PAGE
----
Monday, November 21, 2016



Writtle Singers at All Saints' Church

The programming for this enterprising chamber choir has invariably been interesting and rewarding.
This concert, taking us from a damp Essex November to the heart of Spain, was affecting too, reminding us of a time when the church's rites alone held the keys to heaven, and pilgrimage was an obligation to which all aspired.
Luis de Victoria's Officium Defunctorum, based on the plainchant of the requiem mass, was given an atmospheric performance in the consecrated darkness of the church, the polyphony subtly underpinned by the cello of Alastair Morgan. The central Sanctus was especially moving.
The Singers, directed by Christine Gwynn, were joined by the cellist, and by Chris Brice and Nathan Gregory on a variety of bells, for Gabriel Jackson's To The Field Of Stars, commissioned to mark the 400th anniversary of Victoria's death in 2011. Challenging for the choir, it blends ancient pilgrim hymns with settings of Walt Whitman and Emily Dickinson – Miracles and Our Journey Has Advanced – as well as a prayer for travelling, a history lesson [spoken by bass Andrew Taylor] a murmured evocation of the stars, and at the last a glimpse of the glorious Basilica of Santiago, using an elaboration of the motet O Quam Gloriosum which opened the concert.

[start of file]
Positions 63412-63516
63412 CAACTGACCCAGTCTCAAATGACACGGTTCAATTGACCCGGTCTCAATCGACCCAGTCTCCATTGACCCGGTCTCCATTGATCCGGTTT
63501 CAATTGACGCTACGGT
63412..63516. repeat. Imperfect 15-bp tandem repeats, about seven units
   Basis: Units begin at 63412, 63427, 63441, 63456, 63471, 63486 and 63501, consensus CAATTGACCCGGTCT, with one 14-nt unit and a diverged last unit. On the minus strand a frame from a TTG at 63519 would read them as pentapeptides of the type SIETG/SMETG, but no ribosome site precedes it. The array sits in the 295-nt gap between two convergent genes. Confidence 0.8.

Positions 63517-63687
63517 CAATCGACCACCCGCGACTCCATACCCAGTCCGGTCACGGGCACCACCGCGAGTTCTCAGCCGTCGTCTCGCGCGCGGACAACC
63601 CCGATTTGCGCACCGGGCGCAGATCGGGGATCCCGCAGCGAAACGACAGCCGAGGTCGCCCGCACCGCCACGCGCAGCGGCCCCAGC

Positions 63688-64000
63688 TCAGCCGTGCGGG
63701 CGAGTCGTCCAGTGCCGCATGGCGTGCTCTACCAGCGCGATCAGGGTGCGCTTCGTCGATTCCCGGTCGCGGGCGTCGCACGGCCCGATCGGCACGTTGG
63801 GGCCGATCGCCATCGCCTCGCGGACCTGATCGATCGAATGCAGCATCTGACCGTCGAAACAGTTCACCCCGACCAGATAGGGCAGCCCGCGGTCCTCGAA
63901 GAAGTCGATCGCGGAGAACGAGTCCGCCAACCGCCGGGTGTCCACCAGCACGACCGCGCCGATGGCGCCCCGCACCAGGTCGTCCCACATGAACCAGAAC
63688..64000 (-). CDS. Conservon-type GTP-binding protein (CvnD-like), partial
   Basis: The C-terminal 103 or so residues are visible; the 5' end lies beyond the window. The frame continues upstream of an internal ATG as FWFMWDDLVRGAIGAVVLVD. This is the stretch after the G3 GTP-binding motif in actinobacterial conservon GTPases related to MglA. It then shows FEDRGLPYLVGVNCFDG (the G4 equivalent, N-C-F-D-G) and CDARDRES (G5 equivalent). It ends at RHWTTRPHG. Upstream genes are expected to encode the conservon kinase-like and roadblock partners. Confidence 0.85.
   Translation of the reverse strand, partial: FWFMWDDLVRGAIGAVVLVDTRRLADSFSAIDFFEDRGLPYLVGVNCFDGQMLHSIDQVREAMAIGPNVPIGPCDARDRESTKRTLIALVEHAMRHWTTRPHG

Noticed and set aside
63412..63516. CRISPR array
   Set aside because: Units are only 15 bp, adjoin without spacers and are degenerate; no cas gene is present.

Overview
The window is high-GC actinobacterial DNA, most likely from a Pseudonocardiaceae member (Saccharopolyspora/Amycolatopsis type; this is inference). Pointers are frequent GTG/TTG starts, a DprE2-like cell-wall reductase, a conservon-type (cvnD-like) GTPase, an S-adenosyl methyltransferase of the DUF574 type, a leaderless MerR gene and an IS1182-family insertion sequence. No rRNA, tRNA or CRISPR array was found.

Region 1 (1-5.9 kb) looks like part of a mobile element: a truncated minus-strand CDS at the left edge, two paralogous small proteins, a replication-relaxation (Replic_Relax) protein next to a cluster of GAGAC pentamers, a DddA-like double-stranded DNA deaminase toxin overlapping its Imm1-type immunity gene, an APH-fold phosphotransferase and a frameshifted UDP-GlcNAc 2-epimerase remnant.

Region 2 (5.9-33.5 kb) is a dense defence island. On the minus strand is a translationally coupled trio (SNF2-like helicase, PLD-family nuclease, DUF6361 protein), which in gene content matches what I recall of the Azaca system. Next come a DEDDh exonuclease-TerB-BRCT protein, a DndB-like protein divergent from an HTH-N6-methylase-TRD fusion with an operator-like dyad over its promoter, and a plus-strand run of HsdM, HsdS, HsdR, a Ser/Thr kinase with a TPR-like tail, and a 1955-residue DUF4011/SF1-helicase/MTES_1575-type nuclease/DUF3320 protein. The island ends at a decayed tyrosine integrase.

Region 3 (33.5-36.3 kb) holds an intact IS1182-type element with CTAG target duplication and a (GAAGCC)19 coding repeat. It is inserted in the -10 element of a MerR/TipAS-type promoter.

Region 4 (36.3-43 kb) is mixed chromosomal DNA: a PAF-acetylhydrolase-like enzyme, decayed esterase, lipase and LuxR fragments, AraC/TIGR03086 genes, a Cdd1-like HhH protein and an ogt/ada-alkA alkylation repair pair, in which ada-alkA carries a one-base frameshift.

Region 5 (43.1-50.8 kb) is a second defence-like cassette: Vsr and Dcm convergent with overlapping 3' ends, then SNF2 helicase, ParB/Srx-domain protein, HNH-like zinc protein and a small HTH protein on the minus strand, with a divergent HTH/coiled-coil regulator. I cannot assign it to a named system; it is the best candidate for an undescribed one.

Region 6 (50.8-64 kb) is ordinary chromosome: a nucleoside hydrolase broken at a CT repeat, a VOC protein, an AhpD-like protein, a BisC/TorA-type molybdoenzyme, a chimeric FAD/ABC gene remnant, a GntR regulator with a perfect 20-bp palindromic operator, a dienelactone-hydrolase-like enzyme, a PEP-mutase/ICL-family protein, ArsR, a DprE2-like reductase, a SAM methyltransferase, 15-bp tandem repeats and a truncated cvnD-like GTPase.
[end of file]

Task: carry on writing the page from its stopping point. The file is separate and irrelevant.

An intriguing poetic reflection on pilgrimage and life's journeys, its elusive melodies and rich harmonies beautifully handled by the choir. Especially magical, suspending time for a moment, was the whispered litany of star names, decorated with tinkling bells and high cello melodies in a luminous evocation of Compostela, the Field of Stars.

Our journey had advanced —
Our feet were almost come
To that odd Fork in Being's Road —
Eternity — by Term —

Our pace took sudden awe —
Our feet — reluctant — led —
Before — were Cities — but Between —
The Forest of the Dead —

Retreat — was out of Hope —
Behind — a Sealed Route —
Eternity's White Flag — Before —
And God — at every Gate —

Emily Dickinson

pilgrim path photograph by Bishop Stephen Cotterell, who recently completed the Camino - his blog here

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